The Department of Education will extend waivers for certain verification requirements on the Free Application for Federal Student Aid. Had the department not extended the waivers, more than 100,000 students could have been forced to pause or leave postsecondary education, according to an announcement released Wednesday.
FAFSA verification, the process used by colleges and universities to confirm data reported on the federal financial aid form, has been shown to disproportionately harm low-income students, who have been hit the hardest by the economic impacts of the COVID-19 pandemic. The Education Department says these waivers will eliminate “administrative burdens” for colleges and allow them to focus their resources on helping more at-risk students get through college.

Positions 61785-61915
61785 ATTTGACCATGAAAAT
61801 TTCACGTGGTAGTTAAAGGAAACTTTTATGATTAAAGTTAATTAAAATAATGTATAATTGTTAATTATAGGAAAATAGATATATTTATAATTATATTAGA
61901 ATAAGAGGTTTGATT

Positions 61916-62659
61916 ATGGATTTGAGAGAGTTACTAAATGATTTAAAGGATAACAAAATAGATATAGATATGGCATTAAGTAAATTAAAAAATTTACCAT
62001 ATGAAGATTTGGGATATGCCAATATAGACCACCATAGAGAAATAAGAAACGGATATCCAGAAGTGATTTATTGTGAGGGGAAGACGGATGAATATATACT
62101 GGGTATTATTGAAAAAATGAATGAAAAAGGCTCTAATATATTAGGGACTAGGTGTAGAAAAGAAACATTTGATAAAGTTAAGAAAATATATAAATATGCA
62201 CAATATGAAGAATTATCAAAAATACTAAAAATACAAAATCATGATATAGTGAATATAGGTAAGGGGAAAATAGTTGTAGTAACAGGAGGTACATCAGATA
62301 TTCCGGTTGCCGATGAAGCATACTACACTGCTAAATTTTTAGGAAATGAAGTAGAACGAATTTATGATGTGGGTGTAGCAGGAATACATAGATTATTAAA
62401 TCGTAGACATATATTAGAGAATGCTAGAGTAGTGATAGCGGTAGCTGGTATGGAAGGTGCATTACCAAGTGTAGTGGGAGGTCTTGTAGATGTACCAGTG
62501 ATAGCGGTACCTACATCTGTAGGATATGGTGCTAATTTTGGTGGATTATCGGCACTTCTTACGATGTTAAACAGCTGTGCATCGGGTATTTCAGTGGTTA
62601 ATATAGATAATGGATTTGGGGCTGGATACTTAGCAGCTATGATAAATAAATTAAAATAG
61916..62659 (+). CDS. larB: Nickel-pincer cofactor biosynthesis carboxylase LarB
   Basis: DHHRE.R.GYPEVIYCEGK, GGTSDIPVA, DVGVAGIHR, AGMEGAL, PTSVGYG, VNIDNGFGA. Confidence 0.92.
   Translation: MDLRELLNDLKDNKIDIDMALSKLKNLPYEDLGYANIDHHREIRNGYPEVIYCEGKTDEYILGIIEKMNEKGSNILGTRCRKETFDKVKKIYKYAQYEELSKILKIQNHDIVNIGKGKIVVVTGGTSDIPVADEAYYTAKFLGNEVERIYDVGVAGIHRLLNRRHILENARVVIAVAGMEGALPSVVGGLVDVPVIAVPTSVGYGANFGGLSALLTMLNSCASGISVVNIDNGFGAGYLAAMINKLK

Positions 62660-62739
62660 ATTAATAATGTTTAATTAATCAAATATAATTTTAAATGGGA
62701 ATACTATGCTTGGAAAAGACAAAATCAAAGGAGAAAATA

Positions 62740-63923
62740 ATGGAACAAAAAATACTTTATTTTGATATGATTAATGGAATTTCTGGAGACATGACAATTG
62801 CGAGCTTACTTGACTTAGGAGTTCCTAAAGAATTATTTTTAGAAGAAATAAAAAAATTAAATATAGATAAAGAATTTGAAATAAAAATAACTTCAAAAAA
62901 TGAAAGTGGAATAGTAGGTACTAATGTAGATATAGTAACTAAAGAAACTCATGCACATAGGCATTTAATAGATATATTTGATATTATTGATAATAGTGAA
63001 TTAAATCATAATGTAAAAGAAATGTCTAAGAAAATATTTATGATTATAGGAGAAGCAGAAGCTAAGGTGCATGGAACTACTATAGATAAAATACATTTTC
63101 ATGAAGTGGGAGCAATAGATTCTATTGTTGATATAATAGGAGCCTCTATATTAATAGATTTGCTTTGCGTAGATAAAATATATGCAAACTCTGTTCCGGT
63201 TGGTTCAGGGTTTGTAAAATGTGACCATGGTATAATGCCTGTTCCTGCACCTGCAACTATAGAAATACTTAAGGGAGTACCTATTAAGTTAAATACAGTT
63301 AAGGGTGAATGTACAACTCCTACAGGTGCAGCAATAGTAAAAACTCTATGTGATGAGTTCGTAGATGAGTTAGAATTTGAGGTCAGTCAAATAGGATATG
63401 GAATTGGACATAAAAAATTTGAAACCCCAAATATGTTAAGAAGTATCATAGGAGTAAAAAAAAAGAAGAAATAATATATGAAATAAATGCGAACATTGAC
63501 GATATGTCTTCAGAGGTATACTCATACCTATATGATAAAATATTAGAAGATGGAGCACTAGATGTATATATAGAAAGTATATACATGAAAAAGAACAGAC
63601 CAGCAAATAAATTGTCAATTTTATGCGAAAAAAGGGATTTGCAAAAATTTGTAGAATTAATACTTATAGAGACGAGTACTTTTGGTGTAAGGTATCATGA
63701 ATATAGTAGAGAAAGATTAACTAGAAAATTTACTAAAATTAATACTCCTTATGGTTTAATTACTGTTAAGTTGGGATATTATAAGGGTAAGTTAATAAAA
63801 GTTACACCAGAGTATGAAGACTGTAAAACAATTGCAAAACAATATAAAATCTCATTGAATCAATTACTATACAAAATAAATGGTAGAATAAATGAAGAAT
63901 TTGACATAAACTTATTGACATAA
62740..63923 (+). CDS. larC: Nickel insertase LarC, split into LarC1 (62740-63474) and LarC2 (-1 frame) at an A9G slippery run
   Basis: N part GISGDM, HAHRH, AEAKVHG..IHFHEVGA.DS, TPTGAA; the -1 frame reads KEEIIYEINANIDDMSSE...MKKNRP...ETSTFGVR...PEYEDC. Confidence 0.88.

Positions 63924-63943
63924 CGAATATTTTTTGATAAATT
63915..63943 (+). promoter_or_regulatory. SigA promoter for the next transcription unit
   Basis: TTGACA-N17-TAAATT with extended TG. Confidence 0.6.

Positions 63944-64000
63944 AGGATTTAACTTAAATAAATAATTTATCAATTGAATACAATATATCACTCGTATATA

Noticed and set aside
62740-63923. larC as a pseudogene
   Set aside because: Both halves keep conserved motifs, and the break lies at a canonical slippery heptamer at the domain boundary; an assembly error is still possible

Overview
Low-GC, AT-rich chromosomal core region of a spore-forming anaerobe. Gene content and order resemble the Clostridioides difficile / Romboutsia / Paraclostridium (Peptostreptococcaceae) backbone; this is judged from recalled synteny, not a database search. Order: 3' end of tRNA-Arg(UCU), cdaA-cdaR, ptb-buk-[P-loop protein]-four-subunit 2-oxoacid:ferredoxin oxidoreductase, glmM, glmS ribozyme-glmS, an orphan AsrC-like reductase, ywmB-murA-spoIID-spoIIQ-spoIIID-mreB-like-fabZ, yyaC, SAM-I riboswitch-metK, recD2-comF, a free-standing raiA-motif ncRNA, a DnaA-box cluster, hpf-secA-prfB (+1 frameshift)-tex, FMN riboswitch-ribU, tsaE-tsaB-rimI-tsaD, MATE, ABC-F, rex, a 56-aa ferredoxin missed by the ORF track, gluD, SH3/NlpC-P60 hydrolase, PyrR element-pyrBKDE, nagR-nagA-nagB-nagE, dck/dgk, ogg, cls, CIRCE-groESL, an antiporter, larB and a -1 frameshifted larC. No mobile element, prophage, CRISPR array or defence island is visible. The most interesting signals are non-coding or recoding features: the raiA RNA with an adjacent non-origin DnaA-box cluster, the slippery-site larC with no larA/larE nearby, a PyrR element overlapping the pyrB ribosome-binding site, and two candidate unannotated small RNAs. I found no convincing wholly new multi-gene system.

“Financial aid administrators across the country will put these waivers to good use and, as they did last year, will fast-track financial aid dollars to students who are otherwise mired in bureaucratic red tape,” said Justin Draeger, president of the National Association of Student Financial Aid Administrators.
The waivers, which are temporary, were first introduced in July 2021 as an effort to curb declining enrollment during the pandemic. The waivers will be extended into the 2022–23 FAFSA cycle.